I also understand that some people don’t like talking about controversial issues in public–although I vehemently wish they would try to get over this, because I think the public square (whether that’s in a high school hallway, on the street, or in the news) NEEDS people who have the courage to talk about what matters. I am (according to Myers-Briggs) an INFJ, and therefore a very private person. But as an INFJ I also get really sick of superficial conversation that starts nowhere and ends nowhere, just because it is “safe” and “easy.”
As a high school English teacher, I am surrounded by young people who are either 1) scared to talk about stuff that matters or 2) ignorant of how to do this charitably and reasonably. I think they see older people who are unwilling to talk about what matters, or who talk about it in a very unkind way, and so they are turned off and never really learn how.
In my honors class the other day (we’re still studying mythology), I was so proud of my kids because we actually DID have a good conversation. They handled it really well. Having read Dr. Mark Lowery’s article on C. S. Lewis’ idea “Myth Become Fact,” one of my students asked a really good question about whether or not we were dishonoring other religions by claiming that Christianity fulfills all of them and is the ONE “myth” that actually became a historical fact.
A plethora of hands shot up in the air (I could see the “oh no! moral relativism!” gleam in their eyes) as they tried (rather unsuccessfully) to communicate to this student their versions of an answer.
So I had them write down their answers for homework and we talked about it again the next day, with more success I think.
I tried to bring in Pope Benedict’s Caritatis in Veritate a little bit: people tend often to either value truth without love (the uberconservatives, for lack of a better term), or love without truth (the uberliberals, for lack of a better term). When really, truth without love isn’t truth at all – it’s a lie. And love without truth isn’t love at all – it’s a well-disguised cruelty.
Benedict says, “To defend the truth, to articulate it with humility and conviction, and to bear witness to it in life are therefore exacting and indispensable forms of charity” (CIV 1).
And I think herein lies the real point:
If you want to have a real conversation, you have to strive for the marriage of truth and love in whatever you say. And that takes courage.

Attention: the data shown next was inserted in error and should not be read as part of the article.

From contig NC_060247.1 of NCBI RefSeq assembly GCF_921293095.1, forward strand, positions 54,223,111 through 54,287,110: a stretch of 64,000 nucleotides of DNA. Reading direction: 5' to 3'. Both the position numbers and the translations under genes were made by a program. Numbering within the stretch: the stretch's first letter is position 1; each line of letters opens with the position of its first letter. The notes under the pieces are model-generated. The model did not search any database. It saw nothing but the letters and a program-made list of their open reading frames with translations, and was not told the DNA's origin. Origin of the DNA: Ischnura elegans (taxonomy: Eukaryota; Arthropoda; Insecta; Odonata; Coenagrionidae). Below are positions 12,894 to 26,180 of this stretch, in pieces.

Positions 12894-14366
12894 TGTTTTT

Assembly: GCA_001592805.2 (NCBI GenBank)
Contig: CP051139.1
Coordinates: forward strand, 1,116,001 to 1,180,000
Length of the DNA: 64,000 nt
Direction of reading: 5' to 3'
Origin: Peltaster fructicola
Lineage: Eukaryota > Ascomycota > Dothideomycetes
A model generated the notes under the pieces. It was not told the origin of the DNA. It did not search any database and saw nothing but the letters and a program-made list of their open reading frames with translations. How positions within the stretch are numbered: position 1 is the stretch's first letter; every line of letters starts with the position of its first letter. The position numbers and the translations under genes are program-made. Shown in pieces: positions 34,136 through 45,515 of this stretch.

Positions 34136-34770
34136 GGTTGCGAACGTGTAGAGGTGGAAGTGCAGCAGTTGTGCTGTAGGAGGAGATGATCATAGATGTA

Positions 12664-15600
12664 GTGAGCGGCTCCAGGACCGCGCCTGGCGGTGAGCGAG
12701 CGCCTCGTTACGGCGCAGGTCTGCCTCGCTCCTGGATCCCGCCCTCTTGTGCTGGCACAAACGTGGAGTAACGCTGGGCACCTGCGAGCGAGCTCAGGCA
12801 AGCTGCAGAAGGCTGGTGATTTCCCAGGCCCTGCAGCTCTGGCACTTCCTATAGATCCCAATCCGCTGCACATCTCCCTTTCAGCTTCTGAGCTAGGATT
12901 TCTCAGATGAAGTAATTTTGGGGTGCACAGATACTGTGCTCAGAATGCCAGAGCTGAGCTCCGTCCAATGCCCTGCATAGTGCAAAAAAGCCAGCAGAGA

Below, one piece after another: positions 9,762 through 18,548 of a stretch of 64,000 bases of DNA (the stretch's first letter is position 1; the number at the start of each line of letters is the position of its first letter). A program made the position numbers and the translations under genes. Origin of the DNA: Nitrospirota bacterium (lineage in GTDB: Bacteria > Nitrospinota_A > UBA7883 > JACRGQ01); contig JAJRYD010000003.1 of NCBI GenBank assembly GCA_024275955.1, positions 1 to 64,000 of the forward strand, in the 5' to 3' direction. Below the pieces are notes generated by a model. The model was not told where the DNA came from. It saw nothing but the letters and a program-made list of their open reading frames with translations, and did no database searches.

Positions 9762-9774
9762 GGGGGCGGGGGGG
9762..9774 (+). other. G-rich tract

So, as the wonderful Daily Dose from Verily Magazine suggests:
“Be brave enough to start a conversation that matters.”
See Part I here. This was inspired by the Disciples at Emmaus story, and our tendency to be afraid to really remember.
See Part II here. This was inspired by thinking about sin – and sin itself as forgetfulness, a lack of remembering.
Today, October 3rd, the Pope’s homily was all about the relationship between memory and faith – an idea that seems very important to his papacy, as he introduced it in his encyclical Lumen Fidei.
When the memory [of faith] is distant, when we don’t have the closeness of memory, it enters into a process of transformation, and the memory becomes a mere recollection. (via Romereports.com)
The Mass itself, he goes on to say, is very much an act of remembering. It is not a mere “social event.” Rather, it is an act of remembering and re-presenting Christ. “Do this in memory of Me.” Therefore the Mass should not be subject to our own personal tastes and whims, but to the living memory of the Church guided by the Holy Spirit.
Interestingly, my classes and I have begun reading Edith Hamilton’s version of Homer’s Iliad, and one of the things we have been talking about a lot recently is Homer’s memory. How is it possible that 500 years after the Trojan War took place, Homer is able to recount in such incredible detail the battles and heroes? What kind of oral tradition could possibly transmit history in such a way?
One explanation, of course, is that he (or others before him) are making it all up.
Similarly, it’s popular in theological circles to assume that the Gospels make a lot of stuff up too (even though they were written MUCH more recently after the death of Christ than Homer was “writing” after the death of Hector and Achilles). The earliest most scholars are willing to admit Mark was written is around AD 65-70.
One of my professors at UD, who is also on the Pontifical Biblical Council, Denis Farkasfalvy, wrote a book on how the Gospels were created within the cradle of the Eucharst, in the context of oral traditions at the earliest Eucharistic gatherings. (Check it out if you are at all interested in early Church history!)